Seth urges his readers to do three things that will spread the word and help support funding for nets. Simply put, he said:"What would happen if you did that? What would happen if you stepped up and spent a few dollars? Here's what would happen: someone wouldn't die."
Today, I'd like you to take out a post-it note. Write this on it: Today is my day. Each day is your day to do a little more, to make a little more progress.
Take that with you everywhere you go. Post it up on your monitor, on your bathroom mirror, on your car steering wheel. Put it simply, like Seth. If people take action - simple action - for the cause you are passionate then about what will happen? Will a life be saved, will a child learn how to read, will a hungry man be fed?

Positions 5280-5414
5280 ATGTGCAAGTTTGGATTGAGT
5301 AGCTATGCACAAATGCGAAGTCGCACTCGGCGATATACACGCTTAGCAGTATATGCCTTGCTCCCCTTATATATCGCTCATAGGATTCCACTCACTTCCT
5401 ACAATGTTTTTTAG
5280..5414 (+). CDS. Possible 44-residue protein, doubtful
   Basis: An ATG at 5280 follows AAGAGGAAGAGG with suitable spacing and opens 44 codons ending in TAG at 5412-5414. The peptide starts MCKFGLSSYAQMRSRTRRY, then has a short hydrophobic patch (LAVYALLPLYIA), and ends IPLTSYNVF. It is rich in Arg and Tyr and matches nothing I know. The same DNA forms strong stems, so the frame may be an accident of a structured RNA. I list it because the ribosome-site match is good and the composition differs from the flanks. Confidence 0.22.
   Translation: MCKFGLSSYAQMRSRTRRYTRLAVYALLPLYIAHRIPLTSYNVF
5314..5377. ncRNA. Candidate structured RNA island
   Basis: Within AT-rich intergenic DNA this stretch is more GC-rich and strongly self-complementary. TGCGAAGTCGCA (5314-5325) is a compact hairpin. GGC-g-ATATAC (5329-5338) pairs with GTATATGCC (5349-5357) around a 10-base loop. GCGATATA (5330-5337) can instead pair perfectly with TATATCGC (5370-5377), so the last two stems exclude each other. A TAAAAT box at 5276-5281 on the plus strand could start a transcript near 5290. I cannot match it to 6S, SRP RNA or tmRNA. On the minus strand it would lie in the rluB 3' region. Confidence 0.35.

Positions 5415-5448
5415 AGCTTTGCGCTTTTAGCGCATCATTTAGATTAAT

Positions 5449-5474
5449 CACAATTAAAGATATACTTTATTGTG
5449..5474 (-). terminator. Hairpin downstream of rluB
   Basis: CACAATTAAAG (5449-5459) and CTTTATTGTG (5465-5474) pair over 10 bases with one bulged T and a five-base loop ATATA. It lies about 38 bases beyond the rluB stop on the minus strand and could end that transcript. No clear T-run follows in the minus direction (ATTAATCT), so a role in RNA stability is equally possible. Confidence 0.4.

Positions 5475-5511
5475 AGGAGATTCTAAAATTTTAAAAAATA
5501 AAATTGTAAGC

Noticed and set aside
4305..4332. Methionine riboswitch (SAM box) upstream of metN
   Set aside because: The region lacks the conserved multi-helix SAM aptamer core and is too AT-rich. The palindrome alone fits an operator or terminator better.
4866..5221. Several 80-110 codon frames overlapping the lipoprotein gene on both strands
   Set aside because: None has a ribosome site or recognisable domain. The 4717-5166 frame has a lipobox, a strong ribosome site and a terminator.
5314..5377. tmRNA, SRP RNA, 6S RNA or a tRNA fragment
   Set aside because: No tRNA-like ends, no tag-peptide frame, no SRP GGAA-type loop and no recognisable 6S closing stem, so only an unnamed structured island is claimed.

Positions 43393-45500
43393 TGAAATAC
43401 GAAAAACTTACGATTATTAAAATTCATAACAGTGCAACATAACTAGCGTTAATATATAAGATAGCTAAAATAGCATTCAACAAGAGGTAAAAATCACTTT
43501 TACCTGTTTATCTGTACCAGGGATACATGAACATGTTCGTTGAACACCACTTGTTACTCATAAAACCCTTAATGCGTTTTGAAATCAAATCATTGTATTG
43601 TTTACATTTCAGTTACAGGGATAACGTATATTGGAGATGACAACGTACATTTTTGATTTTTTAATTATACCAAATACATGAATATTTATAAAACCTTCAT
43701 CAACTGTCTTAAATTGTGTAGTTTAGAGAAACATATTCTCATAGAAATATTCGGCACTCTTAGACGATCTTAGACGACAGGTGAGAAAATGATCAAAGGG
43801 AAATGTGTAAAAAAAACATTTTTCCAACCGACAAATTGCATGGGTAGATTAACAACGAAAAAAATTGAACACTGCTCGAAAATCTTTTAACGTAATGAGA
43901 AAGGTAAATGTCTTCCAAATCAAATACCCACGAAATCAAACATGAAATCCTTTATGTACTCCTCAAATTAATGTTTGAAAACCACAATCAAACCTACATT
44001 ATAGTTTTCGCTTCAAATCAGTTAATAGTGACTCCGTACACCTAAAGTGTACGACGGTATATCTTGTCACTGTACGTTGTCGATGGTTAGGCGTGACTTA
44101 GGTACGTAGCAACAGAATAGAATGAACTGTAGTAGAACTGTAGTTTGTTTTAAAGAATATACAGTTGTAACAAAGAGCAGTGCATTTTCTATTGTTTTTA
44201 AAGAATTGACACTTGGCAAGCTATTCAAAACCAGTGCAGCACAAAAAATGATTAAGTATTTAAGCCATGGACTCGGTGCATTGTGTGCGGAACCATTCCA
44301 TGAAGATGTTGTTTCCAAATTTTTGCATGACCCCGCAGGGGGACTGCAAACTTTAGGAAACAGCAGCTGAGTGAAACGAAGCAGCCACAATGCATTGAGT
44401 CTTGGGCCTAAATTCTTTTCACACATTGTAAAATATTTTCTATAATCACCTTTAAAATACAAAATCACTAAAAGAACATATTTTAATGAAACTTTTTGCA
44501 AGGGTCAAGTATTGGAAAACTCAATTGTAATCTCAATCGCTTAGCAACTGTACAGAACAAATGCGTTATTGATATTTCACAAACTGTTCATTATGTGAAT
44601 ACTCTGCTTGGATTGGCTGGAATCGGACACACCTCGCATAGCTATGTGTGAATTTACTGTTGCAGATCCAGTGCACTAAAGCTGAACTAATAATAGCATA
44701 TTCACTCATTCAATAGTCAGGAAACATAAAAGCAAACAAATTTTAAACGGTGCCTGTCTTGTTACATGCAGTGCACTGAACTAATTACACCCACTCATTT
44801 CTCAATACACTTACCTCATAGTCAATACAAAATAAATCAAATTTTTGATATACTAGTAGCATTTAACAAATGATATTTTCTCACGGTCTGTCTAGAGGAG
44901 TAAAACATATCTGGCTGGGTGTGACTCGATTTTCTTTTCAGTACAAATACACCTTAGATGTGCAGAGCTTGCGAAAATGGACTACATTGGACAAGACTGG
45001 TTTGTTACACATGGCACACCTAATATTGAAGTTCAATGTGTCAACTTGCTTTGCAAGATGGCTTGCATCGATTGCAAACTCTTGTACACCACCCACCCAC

Be clear with your constituents and keep it simple. Remind them that today is their day as well.
Are you attending Convio's 2011 Summit? If so, we hope you'll find your way over to the Customer Care Center table in between sessions and take advantage of the resources and support being provided. We hope you'll at least come by and say "hi" and meet the faces behind those Convio voices and emails that you know. This information will be shared in the 2011 Summit guide but I wanted to give you a peek at what everyone involved with your Convio Client Care team is preparing specifically for this year's attendees:
Monday, Oct. 3, 2011
Tuesday, Oct. 4, 2011
Wednesday, Oct. 5, 2011
I know I'm excited about the Convio 2011 Summit and I'm definitely looking forward to meeting, and helping, all of Convio's amazing clients! See you in four weeks!